Two-Turbine Floater to Spin Offshore Norway
Swedish floating wind specialist Hexicon will develop a demonstrator project for floating wind power at Metcentre’s deep water area off of Norway’s coast.
The project, TwinWay, is a pilot to commercialise new offshore floating wind technology, Hexicon said.
The Stockholm-based Hexicon develops wind power projects in deepwater areas based on patented technology, and Norwegian Marine Energy Test Centre (Metcentre) provides facilities and assistance for testing new marine renewable energy technologies.
The two companies have signed an agreement to develop the TwinWay project based on Hexicon’s technology in Metcentre’s deepwater area in Norway.
The aim of the TwinWay project is to show proof of concept for Hexicon’s floating wind foundation through a twin wind turbine pilot unit designed for, installed, and operated at Metcentre.
Floating wind platforms enable installation in greater water depth, allowing higher average wind speed and lower visual impact, Hexicon said.
Marcus Thor, Chief Executive Officer of Hexicon, said: ”This is not only a great opportunity to demonstrate Hexicon’s patented technology and capability in project development, but foremost an important step for the floating wind sector. With this project we can demonstrate the clear benefits with offshore floating wind compared to onshore as well as bottom fixed offshore wind power, and how it is set to become a highly relevant part of the future renewable energy mix.”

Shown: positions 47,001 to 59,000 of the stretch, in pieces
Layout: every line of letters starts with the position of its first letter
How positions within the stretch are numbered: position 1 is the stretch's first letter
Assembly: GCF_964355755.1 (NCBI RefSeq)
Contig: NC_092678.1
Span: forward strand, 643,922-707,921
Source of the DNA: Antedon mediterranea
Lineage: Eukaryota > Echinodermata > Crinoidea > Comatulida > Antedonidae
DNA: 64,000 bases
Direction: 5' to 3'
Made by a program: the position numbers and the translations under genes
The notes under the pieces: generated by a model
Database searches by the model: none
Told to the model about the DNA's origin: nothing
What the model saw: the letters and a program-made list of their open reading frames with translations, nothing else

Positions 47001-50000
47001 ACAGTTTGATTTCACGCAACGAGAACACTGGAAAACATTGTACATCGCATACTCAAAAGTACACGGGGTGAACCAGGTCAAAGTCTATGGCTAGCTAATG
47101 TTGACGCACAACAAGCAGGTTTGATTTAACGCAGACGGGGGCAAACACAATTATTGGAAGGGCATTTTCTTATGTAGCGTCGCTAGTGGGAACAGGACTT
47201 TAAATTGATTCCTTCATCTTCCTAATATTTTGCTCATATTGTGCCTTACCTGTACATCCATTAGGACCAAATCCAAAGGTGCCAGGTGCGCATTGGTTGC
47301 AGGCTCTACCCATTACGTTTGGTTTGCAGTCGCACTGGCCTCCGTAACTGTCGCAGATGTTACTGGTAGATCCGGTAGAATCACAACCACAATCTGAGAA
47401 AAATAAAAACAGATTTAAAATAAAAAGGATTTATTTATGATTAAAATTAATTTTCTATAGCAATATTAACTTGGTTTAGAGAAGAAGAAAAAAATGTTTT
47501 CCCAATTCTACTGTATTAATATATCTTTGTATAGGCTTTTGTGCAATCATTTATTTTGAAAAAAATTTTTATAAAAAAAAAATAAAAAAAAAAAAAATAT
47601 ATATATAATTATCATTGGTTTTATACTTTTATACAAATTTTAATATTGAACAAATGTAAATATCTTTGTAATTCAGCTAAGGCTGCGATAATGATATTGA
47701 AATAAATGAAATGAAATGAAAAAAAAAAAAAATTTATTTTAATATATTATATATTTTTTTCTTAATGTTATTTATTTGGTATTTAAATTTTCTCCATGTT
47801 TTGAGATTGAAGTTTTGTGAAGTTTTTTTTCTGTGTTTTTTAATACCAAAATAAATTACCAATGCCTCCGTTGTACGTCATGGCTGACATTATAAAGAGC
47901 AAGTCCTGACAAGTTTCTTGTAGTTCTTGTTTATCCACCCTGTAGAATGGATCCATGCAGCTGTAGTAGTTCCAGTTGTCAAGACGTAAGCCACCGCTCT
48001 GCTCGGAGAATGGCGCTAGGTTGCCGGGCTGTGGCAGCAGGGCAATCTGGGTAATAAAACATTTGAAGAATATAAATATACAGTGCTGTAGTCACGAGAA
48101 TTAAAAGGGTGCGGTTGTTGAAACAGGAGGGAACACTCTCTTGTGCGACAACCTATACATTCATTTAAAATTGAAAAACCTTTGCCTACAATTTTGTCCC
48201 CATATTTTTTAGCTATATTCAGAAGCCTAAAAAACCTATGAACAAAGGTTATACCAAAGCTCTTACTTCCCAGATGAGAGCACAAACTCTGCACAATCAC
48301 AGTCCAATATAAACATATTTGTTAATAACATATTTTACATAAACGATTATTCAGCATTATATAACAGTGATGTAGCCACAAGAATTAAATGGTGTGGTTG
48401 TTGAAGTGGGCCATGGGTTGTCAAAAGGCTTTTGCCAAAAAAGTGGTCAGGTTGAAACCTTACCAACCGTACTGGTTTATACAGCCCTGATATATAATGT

The test area is located off of Norway’s southern coast and Metcentre has applied for consent for a new, larger capacity of 85 MW, expected to be granted in 2021.
Hexicon has signed a conditional site exclusivity agreement with a reservation of 6 MW.
The Swedish company has also recently partnered with Bechtel on a project to build and install multi-turbine floating offshore wind platforms off the UK.
In addition to demonstrating a 35 to 40 MW floating wind project, the team will also establish how the technology could be brought to market and explore the roles that local suppliers could play in shipbuilding, mooring, and installations, as well as the long-term serving needs of floating offshore wind, the companies said at the time.